Update: for adapted Wild Things please have a look at RJ Cooper’s version:
I originally posted about our initial hacks to the Fisher Price Wild Thing here. Since then we’ve built custom versions for several kids and made some upgrades. It feels much more like a polished product now. Also some parents have done a really amazing job further customizing the Wild Things after delivery. Here’s some videos courtesy of Amy McCluer showing her son Braylen riding one. Braylen is controlling the forward and Amy is controlling the turning via the remote control we designed. Later when Braylen is ready he’ll also have switches or a joystick for the turning. Amy will always be able to override with the remote control as a safety.
Amy made the seating modifications for Braylen to be comfortable and secure as well as creating the tray for any accessibility switches to be mounted on. She also wrapped the original plastic wheels with rubber from a bicycle tire for much better traction on a variety of surfaces and grades. Here’s a video showing that in more detail and some pictures:
One upgrade our more recent deliveries include is a 3D printed remote control designed by Robert Haleluk of PrintParts:
Robert Haleluk was able to design and print this remote control enclosure for us even without any modifications to our current circuit board which we had several left of. That wasn’t a simple job since that version of our PCB was never intended nor designed to be mounted inside an enclosure. Here’s what the PCB looks like sitting inside the enclosure.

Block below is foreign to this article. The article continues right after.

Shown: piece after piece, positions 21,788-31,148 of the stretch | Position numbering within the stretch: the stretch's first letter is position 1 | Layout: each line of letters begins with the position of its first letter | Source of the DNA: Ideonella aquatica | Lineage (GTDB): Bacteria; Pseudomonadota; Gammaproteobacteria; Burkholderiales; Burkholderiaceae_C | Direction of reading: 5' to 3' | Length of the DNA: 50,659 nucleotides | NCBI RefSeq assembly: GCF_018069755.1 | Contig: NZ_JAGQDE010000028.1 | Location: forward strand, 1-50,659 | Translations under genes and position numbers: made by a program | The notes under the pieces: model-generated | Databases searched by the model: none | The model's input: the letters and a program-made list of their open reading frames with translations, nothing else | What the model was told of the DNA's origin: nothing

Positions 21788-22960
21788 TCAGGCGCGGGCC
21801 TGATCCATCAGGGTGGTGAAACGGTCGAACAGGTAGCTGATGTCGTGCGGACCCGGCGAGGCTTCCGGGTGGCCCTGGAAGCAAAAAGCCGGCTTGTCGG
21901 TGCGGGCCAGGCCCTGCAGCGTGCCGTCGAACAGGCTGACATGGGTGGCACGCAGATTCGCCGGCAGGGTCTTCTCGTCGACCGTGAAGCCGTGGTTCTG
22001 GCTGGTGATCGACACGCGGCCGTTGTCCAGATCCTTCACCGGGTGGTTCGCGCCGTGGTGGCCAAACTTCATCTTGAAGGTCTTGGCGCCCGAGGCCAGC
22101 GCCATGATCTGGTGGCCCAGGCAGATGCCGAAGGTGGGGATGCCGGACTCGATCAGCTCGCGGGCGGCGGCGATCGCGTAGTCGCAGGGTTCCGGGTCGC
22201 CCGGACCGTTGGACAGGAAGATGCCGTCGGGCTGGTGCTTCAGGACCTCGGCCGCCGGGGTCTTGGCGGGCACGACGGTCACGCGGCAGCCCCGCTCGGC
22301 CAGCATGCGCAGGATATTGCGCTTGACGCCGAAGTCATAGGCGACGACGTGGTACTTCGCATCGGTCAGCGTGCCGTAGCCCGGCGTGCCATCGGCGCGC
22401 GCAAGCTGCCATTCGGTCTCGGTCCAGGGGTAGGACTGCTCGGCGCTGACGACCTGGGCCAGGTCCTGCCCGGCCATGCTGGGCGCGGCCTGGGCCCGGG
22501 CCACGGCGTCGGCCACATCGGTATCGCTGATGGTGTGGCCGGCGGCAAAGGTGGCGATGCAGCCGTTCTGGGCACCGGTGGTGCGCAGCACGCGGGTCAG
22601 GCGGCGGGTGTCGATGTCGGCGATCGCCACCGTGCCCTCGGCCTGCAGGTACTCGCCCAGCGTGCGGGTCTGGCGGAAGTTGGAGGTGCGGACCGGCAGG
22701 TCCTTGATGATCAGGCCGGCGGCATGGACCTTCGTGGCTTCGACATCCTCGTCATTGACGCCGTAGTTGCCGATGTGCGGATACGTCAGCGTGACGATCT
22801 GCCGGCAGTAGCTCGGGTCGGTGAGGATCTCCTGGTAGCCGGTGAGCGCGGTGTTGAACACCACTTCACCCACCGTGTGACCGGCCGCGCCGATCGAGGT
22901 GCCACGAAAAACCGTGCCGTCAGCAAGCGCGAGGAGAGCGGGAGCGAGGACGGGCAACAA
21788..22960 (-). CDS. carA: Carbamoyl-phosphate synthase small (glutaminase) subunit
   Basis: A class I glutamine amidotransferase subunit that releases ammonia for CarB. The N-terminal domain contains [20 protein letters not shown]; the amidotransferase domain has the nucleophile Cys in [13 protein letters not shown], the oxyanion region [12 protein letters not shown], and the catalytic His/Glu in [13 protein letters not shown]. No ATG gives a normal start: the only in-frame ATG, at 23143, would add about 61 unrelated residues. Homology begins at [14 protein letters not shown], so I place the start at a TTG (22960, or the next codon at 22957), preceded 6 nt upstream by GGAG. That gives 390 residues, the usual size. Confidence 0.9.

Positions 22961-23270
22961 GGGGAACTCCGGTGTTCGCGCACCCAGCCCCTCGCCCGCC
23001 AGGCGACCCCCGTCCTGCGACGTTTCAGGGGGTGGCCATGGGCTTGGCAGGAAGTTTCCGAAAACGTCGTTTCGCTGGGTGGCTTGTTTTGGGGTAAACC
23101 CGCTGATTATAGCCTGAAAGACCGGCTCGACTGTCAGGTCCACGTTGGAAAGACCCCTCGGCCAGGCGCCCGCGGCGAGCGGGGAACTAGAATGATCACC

Our customers think it came out amazing and we agree. But we’re looking forward to the next version which should be even better. As we get ready to do another run of boards we’ll be free to tweak the PCB design and plastic enclosure design together. The result will be phenomenal.
Another upgrade we worked on is a lit power switch on the vehicle with all wires concealed. The lit switch makes it easy to see when the device is still on, an important reminder to turn it off before adjusting seating or getting the child into or out of the vehicle. Also having as many wires as possible concealed is important since many kids will intentionally or unintentionally pull on them. Note that the original toy does not have a power switch. Below are pictures of how that turned out: